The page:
SAN FRANCISCO -- Video snippet sharing sensation TikTok on Wednesday said it was cracking down on hateful content, banning anti-Semitic stereotypes and white nationalism posts.
Expanded rules against promoting hateful ideologies at TikTok include barring "misinformation and hurtful stereotypes" about Jewish, Muslim and other communities, the company said in a blog post.
"This includes misinformation about notable Jewish individuals and families who are used as proxies to spread anti-Semitism," TikTok said.
The platform has already banned posts denying the Holocaust.
TikTok will also remove posts hurtful content aimed at the LGBTQ+ community, including promotion of conversion therapy or the notion that sexuality is not innate.
Safety teams at TikTok already tasked with removing hateful ideologies such as neo-Nazism and white supremacy will now also take down content with "neighboring ideologies" such as white nationalism and male supremacy, according to the company.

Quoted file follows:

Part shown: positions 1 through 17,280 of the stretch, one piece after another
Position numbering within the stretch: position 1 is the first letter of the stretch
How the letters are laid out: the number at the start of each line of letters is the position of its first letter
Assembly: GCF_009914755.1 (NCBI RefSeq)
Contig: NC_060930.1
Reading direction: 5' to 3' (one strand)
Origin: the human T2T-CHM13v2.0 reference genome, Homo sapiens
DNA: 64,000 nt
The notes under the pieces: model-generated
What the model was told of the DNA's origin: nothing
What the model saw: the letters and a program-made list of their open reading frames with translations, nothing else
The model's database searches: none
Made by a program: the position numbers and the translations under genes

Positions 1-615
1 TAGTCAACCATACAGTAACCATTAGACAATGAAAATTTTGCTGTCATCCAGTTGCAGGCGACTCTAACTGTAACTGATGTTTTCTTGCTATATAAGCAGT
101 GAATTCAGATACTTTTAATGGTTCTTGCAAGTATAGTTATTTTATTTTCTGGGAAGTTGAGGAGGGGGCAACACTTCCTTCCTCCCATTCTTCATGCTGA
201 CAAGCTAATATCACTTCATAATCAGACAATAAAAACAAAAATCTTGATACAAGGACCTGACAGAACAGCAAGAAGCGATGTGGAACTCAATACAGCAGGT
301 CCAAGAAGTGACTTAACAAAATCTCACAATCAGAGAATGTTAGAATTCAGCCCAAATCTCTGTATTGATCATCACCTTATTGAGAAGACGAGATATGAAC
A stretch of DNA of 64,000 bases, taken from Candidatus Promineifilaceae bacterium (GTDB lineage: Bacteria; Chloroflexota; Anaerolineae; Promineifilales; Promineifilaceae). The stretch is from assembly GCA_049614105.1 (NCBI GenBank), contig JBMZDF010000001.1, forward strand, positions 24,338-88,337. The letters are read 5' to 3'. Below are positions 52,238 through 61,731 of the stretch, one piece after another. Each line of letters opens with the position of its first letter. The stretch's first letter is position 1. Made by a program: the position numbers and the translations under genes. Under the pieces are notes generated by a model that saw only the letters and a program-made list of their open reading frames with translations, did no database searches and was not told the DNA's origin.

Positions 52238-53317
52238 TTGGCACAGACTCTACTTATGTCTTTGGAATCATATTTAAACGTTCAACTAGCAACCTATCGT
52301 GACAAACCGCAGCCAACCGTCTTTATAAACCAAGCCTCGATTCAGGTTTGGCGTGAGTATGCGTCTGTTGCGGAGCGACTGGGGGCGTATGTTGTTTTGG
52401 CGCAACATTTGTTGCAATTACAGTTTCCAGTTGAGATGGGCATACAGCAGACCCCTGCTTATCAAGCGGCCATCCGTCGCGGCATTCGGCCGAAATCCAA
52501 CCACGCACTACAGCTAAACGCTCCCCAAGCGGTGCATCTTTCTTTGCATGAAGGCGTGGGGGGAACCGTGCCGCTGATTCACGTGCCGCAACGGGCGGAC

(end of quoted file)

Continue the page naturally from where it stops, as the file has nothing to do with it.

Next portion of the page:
"As part of our efforts to prevent hateful ideologies from taking root, we will stem the spread of coded language and symbols that can normalize hateful speech and behavior," TikTok said.
Teams enforcing content rules are being trained to take into account nuances such as a member of a disenfranchised group using a slur as a term of empowerment, according to TikTok.
"On the other hand, if a slur is being used hatefully, it doesn't belong on TikTok," the company said.
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Social media platforms including Facebook, Twitter, TikTok and YouTube have ramped up their battles against hateful content as social justice protests roil US cities and political rhetoric stokes social division ahead of the US presidential election next month.
US President Donald Trump has threatened to ban the Chinese-owned social media giant if it doesn't hand over control of its US business to an American company by November 12, citing national security concerns.
TikTok's Chinese parent company ByteDance is in negotiations with Silicon Valley company Oracle and retail giant Walmart over its US operations, which include some 100 million users.